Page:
The Garden Community for Garden Lovers

Texas, United States Us

I am retired and one of my hobbies is to make Native American Type flutes from sunflower stalks. In the last two years, I grew some, but the stalks would only produce smaller or high pitched flutes. This year I am trying the larger type . like Titan, Sunzilla, Giant Mongolian, Skyscraper...etc. We will see how these turn out.

I noticed the Giant Amaranth plants. Was wondering if the stalks would dry anything like a sunflower stalk.
I also use the bloom stalks from the Sotol desert plant to make my flutes. Both require the same process as any regular "branch style" flute in that they have to be band sawed the length and hollowed out to make the flutes. The sunflower and sotol flutes produce very mellow sounding flutes desired by some musicians. Would be interested in obtaining some seed of the giant Amaranth if possible. Would like to have some experienced information about the wood texture if possible. Can do trade out on some specialty seeds, or what is needed. Thanks.



can you not try different bamboos or there is a giant grass i have but im dyslexic and dont know latin names . just a thaught mate . sounds very interesting .

18 Apr, 2012


As a flute maker, especially a branch flute type maker, it is a fun challenge to make a flute out of just about anything.
I will draw the line at trying to make flutes out of carrots and other veggies like those silly guys on you tube.
I was most fortunate to have been taught by a great master flute maker to use bamboo, and river cane... There are other reed type stalks like the donax river rush, but I am not fond of them.
To show you how crazy I can get...I had a bell pepper plant that grew three years in the garden before it croaked. The main stem was just thick enough for me to make a small bore hi e high pitched NAmerican type flute. Worked really well.
I travel to Terlingua, TX each year and spend a week. The sotol bloom stalk...the luchigia bloom stalk, and the yucca stalks can make nice flutes. You have to catch them early, or the worms will damage too much of the wood. When we can, we find the huge century plant bloom stalks, and hopefully get them right after the plant blooms and dies. We make didgeri doos out of them.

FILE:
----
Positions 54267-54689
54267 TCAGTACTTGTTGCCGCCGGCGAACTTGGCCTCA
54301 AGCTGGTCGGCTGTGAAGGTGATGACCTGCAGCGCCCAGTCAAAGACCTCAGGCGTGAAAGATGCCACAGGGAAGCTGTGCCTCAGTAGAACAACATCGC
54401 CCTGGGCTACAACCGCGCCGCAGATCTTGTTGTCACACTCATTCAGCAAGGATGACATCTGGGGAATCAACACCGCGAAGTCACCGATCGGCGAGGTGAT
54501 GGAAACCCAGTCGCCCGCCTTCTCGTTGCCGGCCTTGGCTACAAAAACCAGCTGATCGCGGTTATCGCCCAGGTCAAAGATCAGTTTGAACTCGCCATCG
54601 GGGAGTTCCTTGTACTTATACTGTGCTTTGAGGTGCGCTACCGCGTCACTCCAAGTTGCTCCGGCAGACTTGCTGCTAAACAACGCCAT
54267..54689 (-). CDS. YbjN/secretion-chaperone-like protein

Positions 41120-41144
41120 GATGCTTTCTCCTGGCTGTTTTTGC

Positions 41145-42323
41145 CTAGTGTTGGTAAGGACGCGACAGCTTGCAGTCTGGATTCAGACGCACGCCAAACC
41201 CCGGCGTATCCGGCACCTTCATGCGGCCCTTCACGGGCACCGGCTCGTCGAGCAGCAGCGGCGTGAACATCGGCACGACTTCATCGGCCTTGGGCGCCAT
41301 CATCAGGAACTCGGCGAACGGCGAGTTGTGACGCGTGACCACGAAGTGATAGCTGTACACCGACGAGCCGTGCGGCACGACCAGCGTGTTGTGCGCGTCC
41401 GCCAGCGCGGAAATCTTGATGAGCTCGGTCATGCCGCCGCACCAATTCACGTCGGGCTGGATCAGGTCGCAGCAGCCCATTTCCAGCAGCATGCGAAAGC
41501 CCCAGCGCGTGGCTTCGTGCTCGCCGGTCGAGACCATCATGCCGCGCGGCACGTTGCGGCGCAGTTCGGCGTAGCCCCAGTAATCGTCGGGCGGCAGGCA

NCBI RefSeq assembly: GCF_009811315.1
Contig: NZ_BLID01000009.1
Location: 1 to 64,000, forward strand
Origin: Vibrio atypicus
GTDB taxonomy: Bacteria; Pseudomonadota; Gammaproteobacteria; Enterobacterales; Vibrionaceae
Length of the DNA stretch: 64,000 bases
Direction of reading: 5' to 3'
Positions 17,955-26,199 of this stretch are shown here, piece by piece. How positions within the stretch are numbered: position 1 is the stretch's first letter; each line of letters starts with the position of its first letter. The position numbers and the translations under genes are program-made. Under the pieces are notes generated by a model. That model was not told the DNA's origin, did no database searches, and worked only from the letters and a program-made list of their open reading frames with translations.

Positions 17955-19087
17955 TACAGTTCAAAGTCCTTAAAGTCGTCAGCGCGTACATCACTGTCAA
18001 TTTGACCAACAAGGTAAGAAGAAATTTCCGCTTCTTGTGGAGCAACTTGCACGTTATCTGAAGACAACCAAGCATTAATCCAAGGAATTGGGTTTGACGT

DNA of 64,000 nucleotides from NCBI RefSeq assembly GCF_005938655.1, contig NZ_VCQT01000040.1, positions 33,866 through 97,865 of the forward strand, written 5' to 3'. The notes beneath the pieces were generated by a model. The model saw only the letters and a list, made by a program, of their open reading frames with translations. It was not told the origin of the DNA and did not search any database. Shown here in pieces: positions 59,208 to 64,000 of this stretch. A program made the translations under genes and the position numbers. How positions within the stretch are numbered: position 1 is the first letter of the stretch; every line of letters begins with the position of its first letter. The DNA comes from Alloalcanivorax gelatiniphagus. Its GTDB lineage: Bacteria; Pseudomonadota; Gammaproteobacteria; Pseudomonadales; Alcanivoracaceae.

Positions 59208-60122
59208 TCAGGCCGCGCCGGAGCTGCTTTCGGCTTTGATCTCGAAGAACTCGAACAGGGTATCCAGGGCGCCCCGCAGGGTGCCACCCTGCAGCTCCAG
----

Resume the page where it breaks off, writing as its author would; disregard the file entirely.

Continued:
Some people have actually tried to make flutes out of some of the harder shafts of corn stalks...but I have not seen any stalks that had hard enough wood fibers in them.
The amaranth stalks, especially that giant one that is shown growing up past a two story house seems like it would have a pretty tough fiber content.

When we make a flute or didgi, we band saw, or evenly split the piece long ways into two equal halves.
We do not use routers for hollowing out the bore area. Instead, a lot of us use hand gouges. Personally, I use a shaft tool that has a special handle on it. The chuck end holds a 1/4 in shaft bit. The bit is a Kutzall burr that is a special carbide construction. You use a lot of protective gear, and the burr is going 30 thousand rpm. It does not take a whole lot of time to carve out a bore.
Follow me on FaceBook under Donn Shands. You can see my garden and some crafts there.
Hoping someone has some of those seeds for that giant amaranth plant.....or...if they chopped one down...would pay some postage to get a few 30 inch pieces that would be about 1 1/4 in in diameter.

18 Apr, 2012


Tejasmed this is a gardening forum, we don't sell anything and, as the majority of us live in the UK, we can't send seed to the US. Suggest you contact a US Amaranth supplier.

You flute making sounds fascinating!

18 Apr, 2012


Amazing question though! Some plant that's big enough to make a digeridoo. Nothing like that in the UK.

18 Apr, 2012

How do I say thanks?

Answer question


Not found an answer?